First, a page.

Wednesday, September 06, 2006

Choices - Which bed do you lie in?

It is important to me that we do have a choice. Even when it is apparent that we are committed to a particular course of action, we do in fact have the opportunity to act in a way that would change our circumstances. Perhaps it is something in our culture that teaches us otherwise.

Imagine a course of events that lead you to being on a small boat going from point A to B. The boat has a pilot whose job it is to ensure that the boat and its passengers arrive at B safely. You realize at some point along the trip that you do not want to go to B, but you are committed to the journey. There is no way to convince the pilot to change course. You have no other choice but to go to B.

The statement that “you have no other choice” is inaccurate and false. There are a great deal of choices available to you – not all of them pleasant.

What do you control in this situation? No much. You control your thoughts and to some extent, your actions. There are several solutions open to you:

Firstly, the easiest solution is to modify your wants. Instead of not wanting to go to B, you can want to go to B. This may seem difficult, but you would be surprised as to how easily one’s wants can be manipulated. Have you ever heard of advertising?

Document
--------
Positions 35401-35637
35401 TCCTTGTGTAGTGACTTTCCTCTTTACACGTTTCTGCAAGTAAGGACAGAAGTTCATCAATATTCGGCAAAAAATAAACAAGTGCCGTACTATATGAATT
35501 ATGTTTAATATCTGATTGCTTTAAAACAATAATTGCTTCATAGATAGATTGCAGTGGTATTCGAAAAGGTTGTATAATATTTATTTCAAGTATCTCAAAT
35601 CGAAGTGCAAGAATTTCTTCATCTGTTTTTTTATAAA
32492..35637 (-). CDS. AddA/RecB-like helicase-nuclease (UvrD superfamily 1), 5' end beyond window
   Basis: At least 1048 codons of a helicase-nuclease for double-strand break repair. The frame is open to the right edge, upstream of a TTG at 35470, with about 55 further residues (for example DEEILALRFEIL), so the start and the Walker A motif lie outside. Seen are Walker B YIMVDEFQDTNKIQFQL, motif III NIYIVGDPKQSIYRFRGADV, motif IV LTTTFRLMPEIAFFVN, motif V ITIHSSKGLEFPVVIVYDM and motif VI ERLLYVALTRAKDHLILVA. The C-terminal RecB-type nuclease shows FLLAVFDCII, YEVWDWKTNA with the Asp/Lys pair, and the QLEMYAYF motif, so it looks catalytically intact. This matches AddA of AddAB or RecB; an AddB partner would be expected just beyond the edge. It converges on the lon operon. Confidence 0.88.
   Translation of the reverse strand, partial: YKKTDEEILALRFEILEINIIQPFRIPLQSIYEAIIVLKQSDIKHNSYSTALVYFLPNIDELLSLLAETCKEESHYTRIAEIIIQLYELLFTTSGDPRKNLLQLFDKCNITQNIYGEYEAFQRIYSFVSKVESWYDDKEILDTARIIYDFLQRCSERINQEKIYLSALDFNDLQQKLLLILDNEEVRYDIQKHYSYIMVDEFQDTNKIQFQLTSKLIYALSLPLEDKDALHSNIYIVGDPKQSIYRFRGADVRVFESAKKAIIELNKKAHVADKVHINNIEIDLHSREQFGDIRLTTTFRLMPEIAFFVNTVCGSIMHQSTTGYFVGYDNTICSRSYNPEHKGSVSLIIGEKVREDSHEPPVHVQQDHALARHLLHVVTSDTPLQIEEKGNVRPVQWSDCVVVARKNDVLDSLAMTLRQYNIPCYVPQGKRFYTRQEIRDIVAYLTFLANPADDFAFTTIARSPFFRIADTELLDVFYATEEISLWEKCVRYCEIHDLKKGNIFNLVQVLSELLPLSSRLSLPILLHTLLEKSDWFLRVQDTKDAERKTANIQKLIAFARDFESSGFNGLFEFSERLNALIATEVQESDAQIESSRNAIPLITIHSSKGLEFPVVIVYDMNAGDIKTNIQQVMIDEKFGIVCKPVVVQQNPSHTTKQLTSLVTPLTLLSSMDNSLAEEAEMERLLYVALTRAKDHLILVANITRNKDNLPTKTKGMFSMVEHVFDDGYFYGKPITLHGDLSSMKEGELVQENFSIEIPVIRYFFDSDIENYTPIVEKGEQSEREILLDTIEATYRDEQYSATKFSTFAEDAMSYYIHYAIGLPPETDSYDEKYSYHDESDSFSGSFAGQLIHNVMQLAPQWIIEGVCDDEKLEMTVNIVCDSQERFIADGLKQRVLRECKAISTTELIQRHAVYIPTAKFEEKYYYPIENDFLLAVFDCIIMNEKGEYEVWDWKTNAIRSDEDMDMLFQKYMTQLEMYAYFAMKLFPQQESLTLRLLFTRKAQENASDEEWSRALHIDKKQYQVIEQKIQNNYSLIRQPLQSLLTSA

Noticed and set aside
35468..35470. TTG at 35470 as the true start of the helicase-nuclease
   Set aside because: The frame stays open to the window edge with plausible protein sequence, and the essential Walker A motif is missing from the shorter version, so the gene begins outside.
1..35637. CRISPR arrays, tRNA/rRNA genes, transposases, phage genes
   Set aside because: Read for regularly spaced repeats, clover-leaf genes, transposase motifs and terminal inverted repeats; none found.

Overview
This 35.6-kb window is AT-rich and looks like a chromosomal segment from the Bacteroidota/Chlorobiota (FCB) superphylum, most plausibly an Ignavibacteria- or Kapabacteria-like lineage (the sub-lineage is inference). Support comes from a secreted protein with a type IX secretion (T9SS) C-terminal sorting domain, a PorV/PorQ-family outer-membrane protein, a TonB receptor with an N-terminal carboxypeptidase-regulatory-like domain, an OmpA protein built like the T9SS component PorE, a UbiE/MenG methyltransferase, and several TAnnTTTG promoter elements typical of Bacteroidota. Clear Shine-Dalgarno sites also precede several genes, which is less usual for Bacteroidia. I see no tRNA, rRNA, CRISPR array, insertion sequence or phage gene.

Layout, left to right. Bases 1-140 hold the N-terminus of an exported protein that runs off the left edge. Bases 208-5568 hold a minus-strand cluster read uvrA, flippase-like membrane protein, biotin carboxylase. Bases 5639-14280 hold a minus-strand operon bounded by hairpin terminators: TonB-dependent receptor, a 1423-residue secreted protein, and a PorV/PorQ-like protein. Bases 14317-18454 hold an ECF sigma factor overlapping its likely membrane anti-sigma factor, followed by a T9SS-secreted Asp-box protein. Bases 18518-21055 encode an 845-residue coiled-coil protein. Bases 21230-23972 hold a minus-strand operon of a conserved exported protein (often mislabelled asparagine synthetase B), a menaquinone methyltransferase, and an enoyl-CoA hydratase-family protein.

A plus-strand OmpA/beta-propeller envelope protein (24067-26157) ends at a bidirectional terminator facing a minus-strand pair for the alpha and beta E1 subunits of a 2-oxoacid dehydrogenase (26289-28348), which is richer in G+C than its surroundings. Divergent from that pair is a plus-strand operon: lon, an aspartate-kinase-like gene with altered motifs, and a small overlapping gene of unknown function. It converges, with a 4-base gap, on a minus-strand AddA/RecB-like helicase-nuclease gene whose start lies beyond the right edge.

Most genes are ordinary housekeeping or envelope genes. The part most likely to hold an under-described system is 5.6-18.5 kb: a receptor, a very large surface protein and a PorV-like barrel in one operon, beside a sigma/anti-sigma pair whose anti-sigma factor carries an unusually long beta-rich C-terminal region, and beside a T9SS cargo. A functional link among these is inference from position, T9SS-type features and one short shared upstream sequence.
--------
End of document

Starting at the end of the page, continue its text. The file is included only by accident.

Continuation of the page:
Secondly, you can jump out of the boat. You will most likely die, that is unless you are a fantastic swimmer. Not a pleasant choice; however, it is one available to you.

Thirdly, you could attempt to over-power the pilot and commandeer the boat. This course of action may be successful; but, even if it is not, your situation has changed considerably.

There are several other choices you can actualize, but we do not. Either our need to go to B is too strong to over come or our desire to remain an acceptable member of society out-ways our drive to act. It does not matter why we do not act, simply that we believe we have no choice but to accept what we have. They say, “you have made your bed and now you have to lie in it.” Perhaps instead we could simply lie on the floor.


This is the problem with many philosophical thought experiments; in particular, moral philosophical thought experiments. They do not take into account all the choices that a person does actually have.

1 comment:

emily said...

mmm, as I was reading this the first thing popped into my head was that while there are invariably many more choices available, a persons decision to fight or accept largely hinges on their ethics. I understand where it leaves you feeling that philosophical experiments are thereby stunted, but it makes me sleep better knowing that people just don't run around doing whatever they feel whenever they want. It's an interesting idea though.